E-Commerce Photography Tutorial

In this video, Karl explains five key things you should consider for e-commerce photography, whether you are a professional photographer working for a client or an online retailer looking to photograph your products in your own small e-commerce studio.

Shooting product and still life images is important for many businesses – there are many small online stores, Amazon resellers, Etsy shops or eBay stores all needing to display their products in the most favourable light. The techniques for achieving reproducible results are fairly straightforward and allow you to photograph batches of many similar sized products under the same conditions over and over again.

Concepts covered in this tutorial include:

  • Preparation and planning for e-commerce shoots
  • What equipment you need for e-commerce photography
  • Lighting setups for e-commerce photography
  • How to photograph e-commerce products
  • Post-production and retouching e-commerce photography

Other related classes you may enjoy include:

To learn more about e-commerce photography, please read the full article on e-commerce photography. For more examples of how to photograph products and e-commerce, take a look at our full product photography course.


  1. It would be nice to also know how you price these. Full day of shooting plus retouch pr. image. Or a start-up fee and then retouch pr. image etc. Thank you.

      1. Hi, yes I have. From what recall, that´s mostly covering dayrate based shooting, usage fee, pre-production etc.. But for e-com you have said in one of your videos quote: “The more you shoot in a day, the more you´d earn.”, and you mention packshot photography “..£5 for 100 images or £2 for 500 images” in a pricing video. But I can´t find a good way to calculate a pr. image fee.. I know what I need to earn pr. year, pr. week, pr. day etc. But not how to transfer that to different types of pr. image fees. A dayrate is of course optional, but not always a good “carrot”.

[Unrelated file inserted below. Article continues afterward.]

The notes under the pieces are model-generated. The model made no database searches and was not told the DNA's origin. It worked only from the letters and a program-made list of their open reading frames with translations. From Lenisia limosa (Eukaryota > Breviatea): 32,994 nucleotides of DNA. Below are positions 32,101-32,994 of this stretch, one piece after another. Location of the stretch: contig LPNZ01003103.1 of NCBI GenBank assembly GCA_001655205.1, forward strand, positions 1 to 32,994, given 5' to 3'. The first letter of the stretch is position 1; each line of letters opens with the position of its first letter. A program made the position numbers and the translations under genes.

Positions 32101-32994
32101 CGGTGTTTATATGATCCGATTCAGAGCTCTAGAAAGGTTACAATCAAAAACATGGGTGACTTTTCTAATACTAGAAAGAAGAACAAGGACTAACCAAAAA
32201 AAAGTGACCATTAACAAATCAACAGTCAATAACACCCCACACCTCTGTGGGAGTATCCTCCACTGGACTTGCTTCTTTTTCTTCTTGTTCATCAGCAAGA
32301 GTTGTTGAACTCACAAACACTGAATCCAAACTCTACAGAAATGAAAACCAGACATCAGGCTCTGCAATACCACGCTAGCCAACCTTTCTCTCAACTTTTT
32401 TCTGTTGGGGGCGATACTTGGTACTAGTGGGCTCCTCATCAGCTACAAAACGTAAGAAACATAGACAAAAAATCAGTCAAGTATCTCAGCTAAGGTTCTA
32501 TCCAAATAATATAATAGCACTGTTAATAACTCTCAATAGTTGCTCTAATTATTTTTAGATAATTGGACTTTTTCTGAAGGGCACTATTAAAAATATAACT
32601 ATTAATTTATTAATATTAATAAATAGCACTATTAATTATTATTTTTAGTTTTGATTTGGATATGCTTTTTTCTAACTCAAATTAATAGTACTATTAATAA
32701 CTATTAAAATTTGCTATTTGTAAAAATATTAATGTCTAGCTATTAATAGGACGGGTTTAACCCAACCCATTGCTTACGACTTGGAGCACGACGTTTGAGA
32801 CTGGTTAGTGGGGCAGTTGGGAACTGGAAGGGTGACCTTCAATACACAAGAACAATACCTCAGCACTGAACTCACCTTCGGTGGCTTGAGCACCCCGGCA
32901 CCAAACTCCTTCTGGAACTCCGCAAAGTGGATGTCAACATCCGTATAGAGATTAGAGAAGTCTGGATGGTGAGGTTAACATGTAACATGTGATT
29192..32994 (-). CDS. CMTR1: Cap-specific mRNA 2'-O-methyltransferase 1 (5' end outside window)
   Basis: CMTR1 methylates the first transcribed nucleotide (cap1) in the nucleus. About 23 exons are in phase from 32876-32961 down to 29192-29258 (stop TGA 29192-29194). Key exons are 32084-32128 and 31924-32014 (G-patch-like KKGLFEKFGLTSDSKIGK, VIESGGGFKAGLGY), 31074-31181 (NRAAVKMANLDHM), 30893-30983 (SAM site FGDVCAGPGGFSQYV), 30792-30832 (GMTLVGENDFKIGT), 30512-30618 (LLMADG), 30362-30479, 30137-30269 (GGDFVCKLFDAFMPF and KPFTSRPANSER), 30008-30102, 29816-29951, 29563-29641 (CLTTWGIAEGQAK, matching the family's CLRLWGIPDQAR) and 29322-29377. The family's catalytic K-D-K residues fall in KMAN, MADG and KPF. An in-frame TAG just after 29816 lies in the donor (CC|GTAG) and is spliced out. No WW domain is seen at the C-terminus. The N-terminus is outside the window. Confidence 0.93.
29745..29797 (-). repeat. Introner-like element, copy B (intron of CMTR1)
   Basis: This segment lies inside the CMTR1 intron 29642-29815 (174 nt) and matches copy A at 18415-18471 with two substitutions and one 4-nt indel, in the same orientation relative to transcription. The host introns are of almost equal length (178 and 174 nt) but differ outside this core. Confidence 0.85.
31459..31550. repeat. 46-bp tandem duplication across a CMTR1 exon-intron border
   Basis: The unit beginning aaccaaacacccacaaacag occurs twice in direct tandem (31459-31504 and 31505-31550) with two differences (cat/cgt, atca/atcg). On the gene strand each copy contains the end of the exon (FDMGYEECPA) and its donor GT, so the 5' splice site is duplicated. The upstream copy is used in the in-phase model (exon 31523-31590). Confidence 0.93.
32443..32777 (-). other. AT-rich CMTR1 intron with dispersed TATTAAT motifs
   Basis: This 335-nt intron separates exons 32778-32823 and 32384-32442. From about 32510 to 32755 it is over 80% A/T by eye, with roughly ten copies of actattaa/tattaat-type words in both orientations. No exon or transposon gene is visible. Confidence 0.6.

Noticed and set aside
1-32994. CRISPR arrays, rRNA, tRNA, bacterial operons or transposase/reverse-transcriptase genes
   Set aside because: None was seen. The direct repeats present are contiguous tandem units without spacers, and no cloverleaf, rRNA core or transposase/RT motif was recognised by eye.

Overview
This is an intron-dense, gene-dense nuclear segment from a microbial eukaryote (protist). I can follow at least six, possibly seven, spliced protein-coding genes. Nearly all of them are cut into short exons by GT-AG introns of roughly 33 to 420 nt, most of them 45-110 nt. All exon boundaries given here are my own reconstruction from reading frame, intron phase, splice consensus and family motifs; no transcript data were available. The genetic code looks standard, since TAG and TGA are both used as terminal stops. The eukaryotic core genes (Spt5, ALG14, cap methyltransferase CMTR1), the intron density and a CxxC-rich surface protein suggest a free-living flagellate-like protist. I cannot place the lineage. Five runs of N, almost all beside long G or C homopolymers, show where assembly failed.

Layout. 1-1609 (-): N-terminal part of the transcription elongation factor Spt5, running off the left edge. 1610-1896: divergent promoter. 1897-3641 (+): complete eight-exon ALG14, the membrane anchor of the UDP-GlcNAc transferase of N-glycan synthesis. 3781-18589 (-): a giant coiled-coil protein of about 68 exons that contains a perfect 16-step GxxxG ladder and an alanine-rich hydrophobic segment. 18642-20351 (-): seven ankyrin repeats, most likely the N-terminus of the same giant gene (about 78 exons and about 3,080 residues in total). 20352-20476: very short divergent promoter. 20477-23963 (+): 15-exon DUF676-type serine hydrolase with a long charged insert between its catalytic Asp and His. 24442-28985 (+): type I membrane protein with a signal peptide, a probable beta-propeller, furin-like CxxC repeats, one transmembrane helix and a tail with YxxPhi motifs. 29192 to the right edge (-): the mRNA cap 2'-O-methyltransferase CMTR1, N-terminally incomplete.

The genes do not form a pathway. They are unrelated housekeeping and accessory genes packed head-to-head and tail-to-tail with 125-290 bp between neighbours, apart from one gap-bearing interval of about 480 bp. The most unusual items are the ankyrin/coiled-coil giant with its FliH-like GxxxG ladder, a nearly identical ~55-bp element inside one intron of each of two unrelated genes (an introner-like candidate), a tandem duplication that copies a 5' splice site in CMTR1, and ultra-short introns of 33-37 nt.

1. Hi Marius, pack shot pricing has to come down to the complexity of the initial setup and how many shots and how long they will take and how much post work. For example I could create a packshot setup for bottles of wine or shampoo or similar in about an hour and then I could photograph about 1 per minute if I really had to and to a standard that they wouldn’t need and post work. So in a half day if went non stop then I’d shoot 4 hours x 60 mins = 240 bottles in 4 hours. Less cups of tea etc etc then lets say 200 bottles, so if your half day rate was £1000 then 1000 divide by 200 shots would give you a pack shot rate of £5 per shot BUT there’s no way I’d do them that cheap as I know the client will want them resized, put on a memory stick etc etc so I’d be doing them at what I think works for the client and worked for me so for example I’d say at least £10 per shot. The client gets 200 ready to go pic for £2000 and the photographer gets £2K for half a day.

  2. Hey KArl, I have been following you since a very long time, I really appreciate for the contribution in growing people skills, Can you please help working with Product shoot Table like manfrotto. How can we get the best out of it for faster ecommerce results? is it really helpful or not?

  3. Is there a video from the series e-commerce photography, where you actually shoot photos? I’d like to see how you position lights for a pure white background, camera angles, camera settings and so on..I have seen this same video on YouTube, I was hoping to find some more information on the paid website.

    Please let me know.


    1. Hi Niccolo, please head to our product photography section in the top menu and then view the thumbnails and you will find several classes related to packshots or white background photography. You might also like to checkout some of our previous live shows.

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